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The Cheerful Singing Voices of War Orphans

Japanese

For two and a half years, from the age of three to over five, I was raised by my mother without my father at home. My father, who worked for a trading company, was sent to the United States alone on business for about two and a half years. As air travel was not yet a common means of transportation, he traveled there by ship and did not return to Japan once during his stay. Since we did not have a phone at home, we spoke to him only once during the two and a half years when the small factory next door let us use their phone. I recall that the principal of my kindergarten, who was a man, played the role of my father at sports events.

When my father returned home, he brought with him a phonograph and TV, which were not yet common items in Japan, and the number of electric appliances in our home suddenly increased. I also remember feeling a sense of pride when friends came over to watch TV.

My father also brought home a phonograph and lots of records. Among the classical records there were also some children's choir music by the Vienna Boys' Choir, (at least, I thought so at the time), and I enjoyed listening to the music over and over. Some of the music was lighthearted, and it made me cheerful to hum along.

Much later, when CDs became popular and I was disposing of LP records, I realized that the choir that I thought was the Vienna Boys' Choir was really the Obernkirchen Children's Choir, and the cheerful song that I had been humming was Der Fröhliche Wanderer (The Happy Wanderer in English).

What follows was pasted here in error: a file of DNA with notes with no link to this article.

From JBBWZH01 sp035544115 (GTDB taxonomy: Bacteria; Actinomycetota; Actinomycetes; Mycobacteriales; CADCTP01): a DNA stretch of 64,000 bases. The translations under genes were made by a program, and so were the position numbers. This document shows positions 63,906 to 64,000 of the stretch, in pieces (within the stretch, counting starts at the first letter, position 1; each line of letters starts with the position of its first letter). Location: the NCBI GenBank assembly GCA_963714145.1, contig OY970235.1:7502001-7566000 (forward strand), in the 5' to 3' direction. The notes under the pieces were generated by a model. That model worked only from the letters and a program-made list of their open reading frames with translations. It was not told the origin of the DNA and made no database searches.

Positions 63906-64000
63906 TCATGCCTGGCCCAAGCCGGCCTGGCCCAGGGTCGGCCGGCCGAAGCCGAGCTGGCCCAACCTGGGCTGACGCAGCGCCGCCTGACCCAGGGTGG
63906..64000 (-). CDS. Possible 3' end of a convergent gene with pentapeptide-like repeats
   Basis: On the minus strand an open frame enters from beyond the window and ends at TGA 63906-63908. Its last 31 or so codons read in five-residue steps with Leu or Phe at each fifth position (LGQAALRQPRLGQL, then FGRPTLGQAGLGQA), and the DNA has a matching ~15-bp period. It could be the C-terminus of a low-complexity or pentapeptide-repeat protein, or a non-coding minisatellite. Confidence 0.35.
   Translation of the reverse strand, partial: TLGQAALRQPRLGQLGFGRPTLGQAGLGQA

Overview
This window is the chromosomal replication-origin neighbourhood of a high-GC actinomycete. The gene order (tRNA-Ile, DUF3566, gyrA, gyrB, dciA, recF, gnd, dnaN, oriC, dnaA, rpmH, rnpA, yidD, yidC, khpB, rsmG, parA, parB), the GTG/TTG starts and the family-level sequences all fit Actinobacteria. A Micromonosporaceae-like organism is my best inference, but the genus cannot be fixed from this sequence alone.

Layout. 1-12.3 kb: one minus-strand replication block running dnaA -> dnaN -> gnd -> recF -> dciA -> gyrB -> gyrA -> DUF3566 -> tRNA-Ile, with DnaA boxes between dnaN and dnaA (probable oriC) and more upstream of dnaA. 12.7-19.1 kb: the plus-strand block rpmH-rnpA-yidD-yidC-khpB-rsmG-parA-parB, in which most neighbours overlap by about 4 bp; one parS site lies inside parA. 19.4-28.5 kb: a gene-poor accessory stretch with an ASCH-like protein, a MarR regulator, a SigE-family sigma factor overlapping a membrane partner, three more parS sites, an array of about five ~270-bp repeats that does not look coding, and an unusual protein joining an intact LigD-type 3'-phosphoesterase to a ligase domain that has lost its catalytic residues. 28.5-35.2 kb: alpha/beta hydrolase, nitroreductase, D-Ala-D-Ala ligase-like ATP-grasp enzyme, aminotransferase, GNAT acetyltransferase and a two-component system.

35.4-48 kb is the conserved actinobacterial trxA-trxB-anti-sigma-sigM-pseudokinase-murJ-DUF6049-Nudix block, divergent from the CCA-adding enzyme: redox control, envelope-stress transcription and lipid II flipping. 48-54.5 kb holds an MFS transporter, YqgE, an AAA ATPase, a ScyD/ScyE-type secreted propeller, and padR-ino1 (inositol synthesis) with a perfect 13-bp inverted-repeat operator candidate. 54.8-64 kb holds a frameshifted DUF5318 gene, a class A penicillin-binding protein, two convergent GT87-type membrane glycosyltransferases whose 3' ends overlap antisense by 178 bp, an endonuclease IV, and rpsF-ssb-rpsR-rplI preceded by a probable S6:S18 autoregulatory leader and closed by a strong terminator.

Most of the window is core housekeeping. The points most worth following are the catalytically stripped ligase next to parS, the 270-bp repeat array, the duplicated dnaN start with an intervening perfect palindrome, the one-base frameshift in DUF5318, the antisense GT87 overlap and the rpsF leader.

After World War II, a German woman named Edith Möller established a choir with children who had been left in the care of the church, most of whom were orphans. In 1953, the choir won an award when they sang this song at a choir contest in England, and because it was such a cheerful song, it reached the top of the hit charts in the UK and was sung worldwide. My father, who was in the United States at the time, probably bought this record with the famous song.

The cheerful hiking song that starts with "My father is a happy wanderer" must have been a refreshing tonic to Europeans who had suffered in World War II. In the postwar period, such cheerful songs as "Kougen Ressha Wa Yuku (There Goes the Highland Train)" and "Aoi Sanmyaku (Blue Mountains)" were probably big hits in Japan because their themes gave people courage to face the future.

The chorus was mostly made up of children with cheerful voices, so I was quite shocked to learn that they were war orphans. Although they were living with the difficulty of having lost their parents, their cheerful voices resounded with the message that the cruel war was over.

Their cheerful singing voices made me realize that the view of the peaceful future gave them hope and courage to live.


N.B.- You can hear the Obernkirchen Children's Choir sing "Der Fröhliche Wanderer" on YouTube(https://www.youtube.com/watch?v=j_QJi7wVENE).

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sakakihara_2013.jpg Yoichi Sakakihara
M.D., Ph.D., Professor Emeritus, Ochanomizu University; Director of Child Research Net, Executive Advisor of Benesse Educational Research and Development Institute (BERD), President of Japanese Society of Child Science. Specializes in pediatric neurology, developmental neurology, in particular, treatment of Attention Deficit Hyperactivity Disorder (ADHD), Asperger's syndrome and other developmental disorders, and neuroscience. Born in 1951. Graduated from the Faculty of Medicine, the University of Tokyo in 1976 and taught as an instructor in the Department of the Pediatrics before working with Ochanomizu University.
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